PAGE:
Thank You, Mr. President

The most poignant message of President George W. Bush's farewell address will endure and become stronger over time. He has earned credit, but it has not yet been given. I believe history will ensure that he is awarded his due for doing what most of us feared, just over seven years ago, was impossible, or at least highly unlikely.

Reflecting on our nation in the months and years after the attacks of Sept. 11, 2001, the president noted, "Most Americans were able to return to life much as it had been before 9/11. But I never did. Every morning, I received a briefing on the threats to our nation. And I vowed to do everything in my power to keep us safe."

For that, Mr. President, we thank you. You did your job, and in that regard, you are leaving big shoes to fill. I hope our 44th president does this part of the job as well as you did.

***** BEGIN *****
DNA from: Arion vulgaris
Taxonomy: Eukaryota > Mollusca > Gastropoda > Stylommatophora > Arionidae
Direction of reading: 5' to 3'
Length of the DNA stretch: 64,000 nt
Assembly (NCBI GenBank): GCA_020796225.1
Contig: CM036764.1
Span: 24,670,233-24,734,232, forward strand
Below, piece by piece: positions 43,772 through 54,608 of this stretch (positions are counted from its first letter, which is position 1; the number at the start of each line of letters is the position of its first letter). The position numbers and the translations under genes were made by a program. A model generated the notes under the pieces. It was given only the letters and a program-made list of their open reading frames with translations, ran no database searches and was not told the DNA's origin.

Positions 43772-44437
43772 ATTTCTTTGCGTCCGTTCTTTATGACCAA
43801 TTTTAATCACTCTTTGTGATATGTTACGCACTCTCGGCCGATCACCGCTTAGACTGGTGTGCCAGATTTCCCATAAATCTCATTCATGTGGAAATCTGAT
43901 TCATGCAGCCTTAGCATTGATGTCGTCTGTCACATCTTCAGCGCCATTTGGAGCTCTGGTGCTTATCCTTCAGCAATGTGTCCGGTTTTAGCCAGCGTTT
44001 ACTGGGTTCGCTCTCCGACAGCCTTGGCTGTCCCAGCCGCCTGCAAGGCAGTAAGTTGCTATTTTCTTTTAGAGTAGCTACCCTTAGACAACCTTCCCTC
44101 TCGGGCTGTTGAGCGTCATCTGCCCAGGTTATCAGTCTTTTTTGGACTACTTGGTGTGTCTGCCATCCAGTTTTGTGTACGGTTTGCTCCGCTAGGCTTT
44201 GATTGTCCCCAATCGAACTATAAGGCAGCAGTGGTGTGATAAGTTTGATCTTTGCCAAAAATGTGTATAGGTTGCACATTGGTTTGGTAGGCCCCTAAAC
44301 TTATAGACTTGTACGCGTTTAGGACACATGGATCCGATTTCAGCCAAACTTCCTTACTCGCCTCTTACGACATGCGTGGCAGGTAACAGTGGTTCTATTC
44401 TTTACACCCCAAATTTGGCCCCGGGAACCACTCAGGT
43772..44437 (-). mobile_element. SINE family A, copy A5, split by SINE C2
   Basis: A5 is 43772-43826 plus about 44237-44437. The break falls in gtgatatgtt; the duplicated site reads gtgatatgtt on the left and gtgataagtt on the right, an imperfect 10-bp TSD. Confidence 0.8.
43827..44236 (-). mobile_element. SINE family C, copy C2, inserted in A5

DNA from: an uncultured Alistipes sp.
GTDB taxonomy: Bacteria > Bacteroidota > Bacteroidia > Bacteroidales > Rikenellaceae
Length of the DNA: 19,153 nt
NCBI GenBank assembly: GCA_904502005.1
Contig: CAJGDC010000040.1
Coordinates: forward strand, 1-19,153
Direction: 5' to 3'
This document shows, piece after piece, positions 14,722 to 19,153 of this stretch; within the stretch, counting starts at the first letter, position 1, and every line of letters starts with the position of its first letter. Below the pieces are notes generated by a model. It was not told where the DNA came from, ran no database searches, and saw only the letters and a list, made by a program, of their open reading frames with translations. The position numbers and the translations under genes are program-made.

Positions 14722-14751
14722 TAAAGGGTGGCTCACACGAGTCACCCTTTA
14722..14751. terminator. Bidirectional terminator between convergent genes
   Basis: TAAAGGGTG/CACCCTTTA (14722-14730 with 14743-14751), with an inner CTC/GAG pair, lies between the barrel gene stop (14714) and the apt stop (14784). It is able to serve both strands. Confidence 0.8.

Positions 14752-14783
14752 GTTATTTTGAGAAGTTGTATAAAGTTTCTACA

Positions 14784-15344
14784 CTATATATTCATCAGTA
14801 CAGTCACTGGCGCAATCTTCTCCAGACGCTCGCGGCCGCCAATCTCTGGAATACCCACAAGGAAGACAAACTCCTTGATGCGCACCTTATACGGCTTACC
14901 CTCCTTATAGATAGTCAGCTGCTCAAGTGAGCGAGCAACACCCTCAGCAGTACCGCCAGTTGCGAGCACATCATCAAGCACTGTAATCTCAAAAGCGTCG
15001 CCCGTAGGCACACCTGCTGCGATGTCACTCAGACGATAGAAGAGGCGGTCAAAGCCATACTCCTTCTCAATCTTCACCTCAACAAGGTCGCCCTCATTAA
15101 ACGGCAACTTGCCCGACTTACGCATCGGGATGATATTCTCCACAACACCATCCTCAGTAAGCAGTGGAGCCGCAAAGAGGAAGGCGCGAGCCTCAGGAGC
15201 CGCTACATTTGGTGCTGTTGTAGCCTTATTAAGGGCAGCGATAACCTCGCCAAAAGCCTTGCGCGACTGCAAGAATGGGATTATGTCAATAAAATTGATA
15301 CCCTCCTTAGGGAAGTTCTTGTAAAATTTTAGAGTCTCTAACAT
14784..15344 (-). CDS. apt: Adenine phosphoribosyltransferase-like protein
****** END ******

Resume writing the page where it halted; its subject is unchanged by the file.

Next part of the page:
Good presidents aren't supposed to care too much if we approve of them on a day-to-day basis. To do the best job possible on behalf of the American people, they aren't supposed to care what history paints them as, either. President George W. Bush is a grand and elegant example of why this is so important. While the barbs from the media and others on the left no doubt were painful, he did not take it to heart or let it influence his decisions.

It may be decades, if ever, before we learn all this president has had to endure and what it took to keep our homeland safe from terrorists and other enemy attacks for seven and one-half years. But he did it, whether his detractors care to admit or acknowledge it.


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